Tag: Peace Corps

Obamas Launch “Let Girls Learn” Education Initiative

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President Barack Obama and first lady Michelle Obama put their weight behind Let Girls Learn on Tuesday, an initiative to help girls around the world attend secondary school and complete their education.

“Let Girls Learn” began as a United States Agency for International Development effort last summer, and featured a video with celebrities like Alicia Keys and Shonda Rhimes. The goal was “to provide the public with meaningful ways to help all girls to get a quality education,” building on past work on girls’ education and empowerment around the world. Now, the Obama administration will enhance existing programs and expand efforts across the government and through partnerships with the private sector.

“A good education can lift you from the most humble circumstances into a life you never could have imagined,” the first lady said Tuesday when she and the president announced the plan. “I see myself in these girls. I see our daughters in these girls,” she said. “I want to use my time and platform as first lady and beyond to make a real impact.”

According to a FLOTUS tweet, women and girls make up 70 percent of those living in extreme poverty around the world, a fact that education can help change. Approximately 62 million girls around the world are not in school, explains a fact sheet published Tuesday by the White House, with half that number representing adolescent girls.

“These girls have diminished economic opportunities and are more vulnerable to HIV/AIDS, early and forced marriage, and other forms of violence,” the fact sheet says. “Yet when a girl receives a quality education, she is more likely to earn a decent living, raise a healthy, educated family, and improve the quality of life for herself, her family and her community. In addition, girls’ attendance in secondary school is correlated with later marriage, later childbearing, lower maternal and infant mortality rates, lower birth rates, and lower rates of HIV/AIDS.”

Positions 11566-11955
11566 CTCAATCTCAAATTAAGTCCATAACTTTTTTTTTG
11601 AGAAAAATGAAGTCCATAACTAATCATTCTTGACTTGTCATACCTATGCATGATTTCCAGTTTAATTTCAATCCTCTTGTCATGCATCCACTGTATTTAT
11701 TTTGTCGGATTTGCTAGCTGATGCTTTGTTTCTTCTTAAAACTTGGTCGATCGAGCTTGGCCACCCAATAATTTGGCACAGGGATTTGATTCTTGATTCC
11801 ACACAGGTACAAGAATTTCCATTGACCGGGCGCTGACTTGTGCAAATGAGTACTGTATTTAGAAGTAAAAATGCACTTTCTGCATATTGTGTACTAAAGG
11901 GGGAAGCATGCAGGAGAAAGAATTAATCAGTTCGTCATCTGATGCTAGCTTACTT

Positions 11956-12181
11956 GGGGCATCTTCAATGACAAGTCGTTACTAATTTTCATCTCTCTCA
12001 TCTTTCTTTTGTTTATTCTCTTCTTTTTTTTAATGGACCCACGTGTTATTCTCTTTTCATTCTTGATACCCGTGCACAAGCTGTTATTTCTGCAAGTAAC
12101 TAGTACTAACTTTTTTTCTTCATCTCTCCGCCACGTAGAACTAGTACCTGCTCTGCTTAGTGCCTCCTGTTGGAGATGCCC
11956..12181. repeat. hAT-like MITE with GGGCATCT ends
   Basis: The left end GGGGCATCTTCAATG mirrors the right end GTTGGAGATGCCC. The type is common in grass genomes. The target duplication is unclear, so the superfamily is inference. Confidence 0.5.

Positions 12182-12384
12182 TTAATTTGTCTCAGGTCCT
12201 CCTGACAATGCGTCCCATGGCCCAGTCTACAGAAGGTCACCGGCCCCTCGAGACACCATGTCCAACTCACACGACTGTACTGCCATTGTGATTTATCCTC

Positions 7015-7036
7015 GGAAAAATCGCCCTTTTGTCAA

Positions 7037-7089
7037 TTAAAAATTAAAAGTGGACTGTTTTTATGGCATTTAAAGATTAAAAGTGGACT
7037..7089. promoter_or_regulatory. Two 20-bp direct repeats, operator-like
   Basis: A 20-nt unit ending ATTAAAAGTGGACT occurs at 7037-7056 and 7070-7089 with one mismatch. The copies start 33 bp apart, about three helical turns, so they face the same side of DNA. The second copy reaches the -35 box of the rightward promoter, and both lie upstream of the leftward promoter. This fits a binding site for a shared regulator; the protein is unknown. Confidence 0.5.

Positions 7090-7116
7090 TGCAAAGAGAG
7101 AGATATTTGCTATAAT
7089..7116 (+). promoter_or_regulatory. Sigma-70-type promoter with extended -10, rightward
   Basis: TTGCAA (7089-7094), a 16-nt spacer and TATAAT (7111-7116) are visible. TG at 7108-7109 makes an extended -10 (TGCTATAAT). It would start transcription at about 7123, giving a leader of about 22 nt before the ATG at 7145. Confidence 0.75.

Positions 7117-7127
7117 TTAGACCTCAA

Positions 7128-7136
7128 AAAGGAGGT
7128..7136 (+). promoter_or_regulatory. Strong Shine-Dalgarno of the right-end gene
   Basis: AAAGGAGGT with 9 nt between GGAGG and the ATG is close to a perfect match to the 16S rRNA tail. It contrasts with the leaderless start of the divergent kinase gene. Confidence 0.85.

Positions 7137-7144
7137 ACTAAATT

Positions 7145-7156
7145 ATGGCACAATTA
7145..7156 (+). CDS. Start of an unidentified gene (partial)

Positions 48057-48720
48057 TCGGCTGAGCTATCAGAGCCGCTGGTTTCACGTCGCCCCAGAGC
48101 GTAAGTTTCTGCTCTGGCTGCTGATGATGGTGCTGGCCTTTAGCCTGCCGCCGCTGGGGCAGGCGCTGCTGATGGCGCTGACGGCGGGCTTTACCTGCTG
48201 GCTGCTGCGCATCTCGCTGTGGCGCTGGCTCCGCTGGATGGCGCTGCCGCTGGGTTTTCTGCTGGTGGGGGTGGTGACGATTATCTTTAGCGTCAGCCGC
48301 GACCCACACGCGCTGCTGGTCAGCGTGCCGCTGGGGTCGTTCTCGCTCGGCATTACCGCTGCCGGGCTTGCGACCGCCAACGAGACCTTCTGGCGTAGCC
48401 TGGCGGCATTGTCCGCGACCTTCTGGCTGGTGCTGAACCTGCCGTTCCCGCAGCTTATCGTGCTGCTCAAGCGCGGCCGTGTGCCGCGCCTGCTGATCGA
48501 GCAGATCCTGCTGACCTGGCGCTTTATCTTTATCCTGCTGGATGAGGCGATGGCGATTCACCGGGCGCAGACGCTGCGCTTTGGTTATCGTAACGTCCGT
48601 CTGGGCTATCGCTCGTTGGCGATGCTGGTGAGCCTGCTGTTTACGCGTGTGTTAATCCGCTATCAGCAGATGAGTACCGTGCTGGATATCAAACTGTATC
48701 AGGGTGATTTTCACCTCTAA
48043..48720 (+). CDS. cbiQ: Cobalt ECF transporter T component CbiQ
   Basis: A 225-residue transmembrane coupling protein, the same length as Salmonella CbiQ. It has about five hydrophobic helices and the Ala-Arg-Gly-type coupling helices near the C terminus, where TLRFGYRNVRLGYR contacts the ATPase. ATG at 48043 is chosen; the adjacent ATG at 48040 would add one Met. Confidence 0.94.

imagesThe first lady will work with the Peace Corps to develop community-based solutions and recruit and train volunteers. During the first year of the program, the Peace Corps will implement Let Girls Learn in 11 countries—Albania, Benin, Burkina Faso, Cambodia, Georgia, Ghana, Moldova, Mongolia, Mozambique, Togo, and Uganda—and will expand to additional countries the following year.

The initiative will include programs focused on education, empowerment and leadership, health and nutrition, preventing gender-based violence, and preventing child, early and forced marriage.

Partnerships with the private sector include commitments from the Center for Universal Education at the Brookings Institution, CARE, Girl Scouts of the U.S.A., PBS Learning Media and the U.N. Foundation’s Girl Up campaign.

To join the efforts please go to letgirlslearn.peacecorps.gov

article by Stav Ziv via newsweek.com

Young Business Owner Rahama Wright Using Shea Butter to Empower Women Around the World

Rahama Wright, founder, Shea Yeleen International (Image: Wright)

Many people don’t think about where shea butter comes from when they glide their favorite shea product onto their skin or hair, but Rahama Wright thinks about it every day. As founder of Shea Yeleen International, the socially conscious leader has made a business out of her passion for helping female shea butter producers.

Growing up in upstate New York, Wright’s Ghanaian heritage influenced her interest in African-related issues. After working and volunteering in West Africa and drawing on her mother’s stories as an immigrant in the United States, Wright committed herself to making the invisible women behind shea butter production visible to the world.

With patience and relentless diligence, she has grown her company—which initially started as a non-profit—with Shea Yeleen soaps, lip balms, and body butters now available in over 40 Whole Food stores in the United States.  In between meetings for the growing natural body care brand, Wright stopped to chat with BlackEnterprise.com about her career journey and commitment to women’s empowerment.

BlackEnterprise.com: What inspired you to use shea butter to empower women in West Africa?

Rahama Wright: It wasn’t until I did an internship at the American Embassy in Burkina Faso and started learning about income-generating activities for women in the Sahel region that I learned about shea butter. It struck me that this great product that was in so many mainstream haircare and skincare products came from this part of the world, yet there was a lack of visibility for the women producers in the marketplace.

After my internship, I served in the Peace Corps for two years in Mali, which was my first time living in a rural setting. Seeing a lot of the women in my community unable to send their kids to school or buy food or medicine made me want to do more than just say, ‘I served in the Peace Corps.’ So, I started researching income-generating activities for the women in my community, and shea butter came up again. When I returned to the U.S., I started Shea Yeleen to create a space that allowed market visibility for female shea producers.

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